How the New Banlist Policy Could Ruin Larger Formats

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Normally, I don't pay attention to bannings outside Pioneer and Modern. I've got a brand to maintain. However, Monday's Standard ban is special because it comes with policy changes. Abandoning its current, highly flexible system, Wizards has decided to move to a structured system for its Banned and Restricted Announcements. This change carries huge implications for every format, and I'm not certain it will work as intended. The worst-case scenario looks like months on end of being stuck in formats as bad as... well, Standard.

Before diving into that, here's a Public Service Announcement: MTGO is having an All-Access Pass event for the next two weeks. $25 gets you access to almost every card in Magic until June 14. This is the best tool available for testing new decks or playing formats you'd otherwise never consider. I'm not being paid for this announcement; I just want more players to know so they can try Vintage. That room really needs some new blood.

The Context

This is not the first time Wizards has changed the timing on bannings. To the best of my knowledge, from the first banlist until 2017, there were four ban windows per year, one for each financial quarter. Then came Eldrazi Winter, where the problem cards were printed just after the winter window and Wizards had to wait until spring.

To avoid this problem, in January 2017, Wizards added a ban window after each set expansion and each Pro Tour. This was quickly revised that June, after Wizards had to emergency ban Felidar Guardian in April. For the next two years, Wizards's bannings could happen every few months as needed. By December 2019, the system was untenable, and Wizards went to bans happening whenever necessary.

The policy as of Monday is that there is one and only one officially scheduled ban announcement per year. It will be in early August, before the fall set's previews start. The intention is to have a big splash before the Standard rotation. There will also be emergency ban windows the third Monday after each set release. All of this is framed with Standard in mind, but affects all formats.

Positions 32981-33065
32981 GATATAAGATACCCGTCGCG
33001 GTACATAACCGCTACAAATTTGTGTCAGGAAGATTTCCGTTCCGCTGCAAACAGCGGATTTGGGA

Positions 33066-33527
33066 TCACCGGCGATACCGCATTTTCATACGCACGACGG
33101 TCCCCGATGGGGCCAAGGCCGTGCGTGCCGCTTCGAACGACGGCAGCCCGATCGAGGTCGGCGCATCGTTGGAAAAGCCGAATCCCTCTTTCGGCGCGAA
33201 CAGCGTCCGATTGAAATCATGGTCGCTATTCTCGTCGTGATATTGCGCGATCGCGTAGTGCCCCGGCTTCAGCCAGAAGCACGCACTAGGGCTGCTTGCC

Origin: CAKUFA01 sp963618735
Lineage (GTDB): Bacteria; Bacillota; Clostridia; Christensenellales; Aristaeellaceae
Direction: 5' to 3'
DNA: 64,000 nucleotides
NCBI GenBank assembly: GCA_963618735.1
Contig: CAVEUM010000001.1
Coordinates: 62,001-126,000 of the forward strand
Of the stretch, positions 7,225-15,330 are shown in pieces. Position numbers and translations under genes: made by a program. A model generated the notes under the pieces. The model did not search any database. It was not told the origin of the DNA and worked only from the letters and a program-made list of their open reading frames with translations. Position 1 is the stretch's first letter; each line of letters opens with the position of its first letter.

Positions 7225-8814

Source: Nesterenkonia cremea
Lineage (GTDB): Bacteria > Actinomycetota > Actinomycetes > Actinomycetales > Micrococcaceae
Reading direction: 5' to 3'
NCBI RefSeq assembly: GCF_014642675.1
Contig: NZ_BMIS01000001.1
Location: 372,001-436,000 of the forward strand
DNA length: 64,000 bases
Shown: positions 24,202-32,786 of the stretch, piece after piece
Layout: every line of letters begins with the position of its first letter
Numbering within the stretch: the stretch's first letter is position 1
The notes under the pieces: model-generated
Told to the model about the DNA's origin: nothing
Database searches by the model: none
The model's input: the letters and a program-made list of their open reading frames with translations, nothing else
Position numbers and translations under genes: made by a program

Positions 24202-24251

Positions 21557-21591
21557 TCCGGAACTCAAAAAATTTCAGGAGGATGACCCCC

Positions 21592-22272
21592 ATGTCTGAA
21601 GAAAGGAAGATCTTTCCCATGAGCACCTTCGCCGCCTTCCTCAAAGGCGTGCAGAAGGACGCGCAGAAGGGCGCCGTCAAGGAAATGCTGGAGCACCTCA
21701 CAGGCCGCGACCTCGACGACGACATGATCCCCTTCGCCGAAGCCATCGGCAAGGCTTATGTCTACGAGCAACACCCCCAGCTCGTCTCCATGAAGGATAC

Why Now? Why Standard?

There was nothing inherently wrong with the fully flexible schedule that led to this change. I never heard anyone complain about it unless it was their deck getting banned unexpectedly. For some reason, some announcements were telegraphed in advance, and some weren't. I never knew why. No, Wizards is changing the ban timings to try and save Standard.

For those that don't know, paper Standard has been drying up for some time now. Once upon a time, Standard was the format for Friday Night Magic. Today, if I wanted to play Standard, there's only one Standard FNM in the entire Denver Metro Area. Aaron Forsythe asked Twitter about this problem back in November, and my response was typical of those given:

Wizards can't just jettison Arena (even if it was the #1 reason respondents gave Aaron), and improving gameplay is always their goal, so they're working on problem #2. To address this, they've lengthened Standard's lifespan from two years to three and will be using regular ban data in place of rotation to refresh Standard every year. Now, the experiment begins.

Everyone Else

Wizards didn't address anything for non-Standard formats beyond this brief section:

Our goal is to make most of our format changes once a year for greater consistency. This announcement will happen annually before fall previews begin. This will not only include Standard but also Modern, Pioneer, Legacy, and Vintage.

In short, this is all being done with Standard in mind, and every other format Wizards manages (hi, Pauper) is just along for the ride. Wizards talked extensively about wanted to use the fall banning to get rid of strategies that dominate Standard for two years, to have a kind of soft rotation in addition to the actual rotation each fall. Whether that kind of philosophical change applies to other formats was left unsaid. We'll have to wait for the first of these scheduled ban days, August 7, to find out.

Gut Reaction

Standard isn't my specialty. I don't even play it anymore, so my opinion about the impact of those changes isn't really valid. Those more attuned to that world have been mostly positive about the changes. What's not being talked about are the impacts on the non-rotating formats. Most of that is Wizards being tight-lipped about any change in philosophy.